Wednesday 15 March 2017

North Wales Birding

Despite only being a stones throw away from North Wales, I have done next to no real birding in the area since I returned to the north-west. With patch birding being slow (a huge understatement) and the temptation of seeing a number of scarce breeders I thought I would give it a go. I managed to talk Iggy into taking a break from the patch and together we headed into Wales at some ungodly hour.

Arriving at Worlds End at just before sunrise, we slowly drove along patiently awaiting the arrival of the Black Grouse. A couple of calling Red Grouse, Stonechat, Meadow Pipit and a brief Merlin put in a showing, but strangely there was no sign of any Black Grouse?! Retracing the road we finally managed to pick up a very distant lek of c.15 birds....but to say they were distant would be kind! Thankfully we could hear some more birds calling, so carried on a little further until......

The lek must have decided to have a sleep in, as 21 males were sat right by the road. Using the car as a hide we managed to balance scopes and optics through the windows and get some great views. Sadly there were no females on show, but a female Mallard that decided to walk through the lek drew some admiring glances...... Having had our fill of the Grouse we headed back towards civilisation, taking in a much better view of a male Merlin and a few Red Grouse on the way.

We headed towards Clocaenog and along one of the minor roads had some great views of Common Crossbill and Siskin. Both were very much in evidence across the whole of the forest. Pulling over to let a car pass, Iggys car unfortunately dropped into a newly created "gutter" of water and mud. After c.30 minutes and realising that we were well and truly dug in, we managed to find a kind farmer to extract us! Why I forgot to take any pics I will never know!!

A number of stops around the area failed to yield any Goshawk, and the lack of phone reception didn't help in trying to locate the Great Grey Shrike. On the plus side we jammed in on a singing Firecrest, along with the more expected woodland birds including plenty more Common Crossbill and Siskin. A distant raptor certainly looked good, but having stupidly walked down the hill without a scope I wasn't to firm up any ID (note to self - don't walk anywhere without a scope!!).

Driving up towards Llanbedr y Chenin we had a number of stops, and eventually found a smart Dipper along one of the many good looking rivers. Red Kites were very much in evidence with at least 5 birds, and a female Goosander flew over the car. Despite Google Maps attempting to take us to random locations we finally made it to Llanbedr y Chenin in good time (despite the numerous river stops).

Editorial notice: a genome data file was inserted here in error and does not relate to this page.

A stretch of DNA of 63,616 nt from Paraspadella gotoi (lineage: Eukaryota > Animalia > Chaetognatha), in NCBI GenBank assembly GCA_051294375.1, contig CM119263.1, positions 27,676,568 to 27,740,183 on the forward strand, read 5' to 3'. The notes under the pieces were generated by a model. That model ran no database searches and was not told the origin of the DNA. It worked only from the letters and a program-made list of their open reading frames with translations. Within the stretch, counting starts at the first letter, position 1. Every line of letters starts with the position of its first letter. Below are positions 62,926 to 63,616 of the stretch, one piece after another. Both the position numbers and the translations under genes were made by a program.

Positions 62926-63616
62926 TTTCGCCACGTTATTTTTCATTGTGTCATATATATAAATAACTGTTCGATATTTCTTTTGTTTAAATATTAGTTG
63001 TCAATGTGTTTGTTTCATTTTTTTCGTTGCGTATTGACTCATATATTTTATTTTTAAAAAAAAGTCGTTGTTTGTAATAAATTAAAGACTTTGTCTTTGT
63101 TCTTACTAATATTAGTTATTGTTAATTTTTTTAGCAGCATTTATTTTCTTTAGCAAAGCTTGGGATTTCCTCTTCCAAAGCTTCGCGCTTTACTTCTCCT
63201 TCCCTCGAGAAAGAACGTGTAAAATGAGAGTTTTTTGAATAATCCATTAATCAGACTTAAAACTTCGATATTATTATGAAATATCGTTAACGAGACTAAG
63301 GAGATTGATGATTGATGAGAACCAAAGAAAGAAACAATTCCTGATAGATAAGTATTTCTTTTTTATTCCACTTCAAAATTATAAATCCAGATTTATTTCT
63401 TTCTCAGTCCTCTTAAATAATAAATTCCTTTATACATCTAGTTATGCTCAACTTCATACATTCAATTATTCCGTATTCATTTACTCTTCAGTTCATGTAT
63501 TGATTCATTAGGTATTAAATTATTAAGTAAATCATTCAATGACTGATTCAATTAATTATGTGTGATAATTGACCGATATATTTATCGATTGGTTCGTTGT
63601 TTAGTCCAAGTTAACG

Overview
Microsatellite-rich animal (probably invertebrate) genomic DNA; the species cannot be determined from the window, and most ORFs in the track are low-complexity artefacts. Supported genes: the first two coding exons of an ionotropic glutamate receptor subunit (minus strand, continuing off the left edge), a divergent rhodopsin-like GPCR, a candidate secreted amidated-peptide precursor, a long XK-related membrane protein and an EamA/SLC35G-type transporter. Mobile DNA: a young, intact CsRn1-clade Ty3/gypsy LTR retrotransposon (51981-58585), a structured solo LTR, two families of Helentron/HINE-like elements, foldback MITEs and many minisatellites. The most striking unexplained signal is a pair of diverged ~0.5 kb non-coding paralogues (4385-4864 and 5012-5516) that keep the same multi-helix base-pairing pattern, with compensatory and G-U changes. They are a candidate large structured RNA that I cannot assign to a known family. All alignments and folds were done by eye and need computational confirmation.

Within seconds of arriving we were watching a couple of Hawfinch at the tops of the trees. However getting decent views was a different matter, with the birds very mobile and deciding to sit just the wrong side of branches! There was a minimum of 9 birds, but an accurate count was difficult given how mobile the flock was. We also distantly scoped a group of 5 Goosander and had another 4-5 Red Kite circling around above our heads.

A "posh" toilet stop for Iggy at Conwy RSPB allowed me to pick up a couple of Chiffchaff  in the car park, whilst an adult Mediterranean Gull flew over calling. By now the drizzle was becoming quite heavy, but undeterred we pushed onwards to Llandudno and the Great Orme. After navigating our way to the Mines, we were slightly miffed to find that the clouds were exceedingly low, reducing visibility to near zero.

A drive around and a scan from the Church resulted in a few Red Throated Diver, Shag, Cormorant, Guillemot, Razorbill. A stop by the cafĂ© along Marine Drive produced my first 2 Wheatear of the year, but the cold wind definitely didn't make it feel much like Spring! Jackdaws were very much in evidence, but we just couldn't locate any Chough. We decided to carry on and have a mooch around the Limestone Pavement.

A wander around the rather windswept top produced very little other than 8-9 Stonechat and plenty of Meadow Pipit. But finally the sounds of Chough filled the air, but sadly views of a pair flying away were far from what was hoped for. The early start was starting to catch up with us both, so we decided to call it a (rather successful) day and head home. The drive home was uneventful, but we picked up the 21 Whooper Swan on the M56 at Frodsham (opposite Helsby Hill). I'll definitely be heading back to North Wales again soon, if nothing else to catch up with the Pied Flycatchers!

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